Advertisement

Statistical Feature Selection for Mandarin Speech Emotion Recognition

  • Bo Xie
  • Ling Chen
  • Gen-Cai Chen
  • Chun Chen
Part of the Lecture Notes in Computer Science book series (LNCS, volume 3644)

Abstract

Performance of speech emotion recognition largely depends on the acoustic features used in a classifier. This paper studies the statistical feature selection problem in Mandarin speech emotion recognition. This study was based on a speaker dependent emotional mandarin database. Pitch, energy, duration, formant related features and some velocity information were selected as base features. Some statistics of them consisted of original feature set and full stepwise discriminant analysis (SDA) was employed to select extracted features. The results of feature selection were evaluated through a LDA based classifier. Experiment results indicate that pitch, log energy, speed and 1st formant are the most important factors and the accuracy rate increases from 63.1 % to 76.5 % after feature selection. Meanwhile, the features selected by SDA are better than the results of other feature selection methods in a LDA based classifier and SVM. The best performance is achieved when the feature number is in the range of 9 to 12.

Keywords

Support Vector Machine Feature Selection Emotion Recognition Feature Selection Method Feature Number 
These keywords were added by machine and not by the authors. This process is experimental and the keywords may be updated as the learning algorithm improves.

Preview

Unable to display preview. Download preview PDF.

Unable to display preview. Download preview PDF.

References

  1. 1.
    Picard, R.W.: Affective Computing. MIT Press, Cambridge (1997)Google Scholar
  2. 2.
    Murray, I.R., Arnott, J.L.: Toward the Simulation of Emotion in Synthetic Speech: A Review of the Literature on Human Vocal Emotion. Journal of the Acoustical Society of America 93(2), 1097–1108 (1933)CrossRefGoogle Scholar
  3. 3.
    Dellaert, F., Polzin, T., Waibel, A.: Recognizing Emotion in Speech. In: Proceedings of International Conference on Spoken Language Processing, pp. 1970–1973 (1996)Google Scholar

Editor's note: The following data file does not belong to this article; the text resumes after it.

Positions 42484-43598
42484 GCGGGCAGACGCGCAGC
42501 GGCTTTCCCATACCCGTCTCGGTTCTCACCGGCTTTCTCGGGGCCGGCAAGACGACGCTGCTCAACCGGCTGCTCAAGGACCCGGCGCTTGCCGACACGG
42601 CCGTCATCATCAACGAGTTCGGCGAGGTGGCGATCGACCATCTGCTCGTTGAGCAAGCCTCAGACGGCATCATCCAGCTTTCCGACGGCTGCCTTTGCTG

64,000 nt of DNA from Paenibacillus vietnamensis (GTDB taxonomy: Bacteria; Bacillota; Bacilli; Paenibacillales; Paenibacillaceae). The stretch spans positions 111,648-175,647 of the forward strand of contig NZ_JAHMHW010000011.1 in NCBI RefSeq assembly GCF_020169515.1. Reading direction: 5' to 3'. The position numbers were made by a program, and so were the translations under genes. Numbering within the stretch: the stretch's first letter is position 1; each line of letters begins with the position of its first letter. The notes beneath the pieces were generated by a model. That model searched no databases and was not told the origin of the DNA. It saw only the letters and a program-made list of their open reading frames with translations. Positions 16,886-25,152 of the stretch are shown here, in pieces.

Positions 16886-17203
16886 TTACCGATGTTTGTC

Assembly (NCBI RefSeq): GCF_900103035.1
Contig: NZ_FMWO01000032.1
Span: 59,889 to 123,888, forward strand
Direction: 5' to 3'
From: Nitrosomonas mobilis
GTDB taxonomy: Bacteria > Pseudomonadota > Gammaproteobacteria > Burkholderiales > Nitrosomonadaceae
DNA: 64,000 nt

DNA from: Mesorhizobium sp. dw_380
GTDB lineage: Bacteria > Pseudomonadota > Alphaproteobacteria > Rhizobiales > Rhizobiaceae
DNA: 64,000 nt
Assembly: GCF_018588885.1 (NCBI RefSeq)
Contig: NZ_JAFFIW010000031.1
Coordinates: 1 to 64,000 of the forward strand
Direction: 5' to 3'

4. 4.
    Lee, C.M., Narayanan, S., Pieraccini, R.: Recognition of Negative Emotions from the Speech Signal. In: Proceedings of IEEE Workshop on Automatic Speech Recognition and Understanding, pp. 240–243 (2001)Google Scholar
  5. 5.
    Kwon, O.W., Chan, K., Hao, J., Lee, T.W.: Emotion Recognition by Speech Signals. In: Proceedings of EUROSPEECH, pp. 125–128 (2003)Google Scholar
  6. 6.
    Wang, Z.P., Zhao, L., Zou, C.R.: Emotion Recognition of Speech using Fuzzy Entropy Effectiveness Analysis. Journal of circuits and systems 8(3), 109–112 (2003)Google Scholar
  7. 7.
    James, M.: Classification Algorithms. John Wiley & Sons, London (1985)zbMATHGoogle Scholar
  8. 8.
    Cowie, R., Douglas-Cowie, E., Tsapatsoulis, N., et al.: Emotion Recognition in Human-computer Interaction. IEEE Signal Processing Magazine 18(1), 32–80 (2001)CrossRefGoogle Scholar
  9. 9.
    Cai, L.L., Jiang, C.H., Wang, Z.P.: A Method Combining the Global and Time Series Structure Features for Emotion Recognition in Speech. In: Proceedings of International Conference on Neural Networks and Signal Processing, pp. 904–907 (2003)Google Scholar
  10. 10.
    Boersma, P., Weenink, D.: Praat Speech Processing Software. Institute of Phonetics Sciences of the University of Amsterdam, http://www.praat.org

Copyright information

© Springer-Verlag Berlin Heidelberg 2005

Authors and Affiliations

  • Bo Xie
    • 1
  • Ling Chen
    • 1
  • Gen-Cai Chen
    • 1
  • Chun Chen
    • 1
  1. 1.College of Computer ScienceZhejiang UniversityHangzhouP.R. China

Personalised recommendations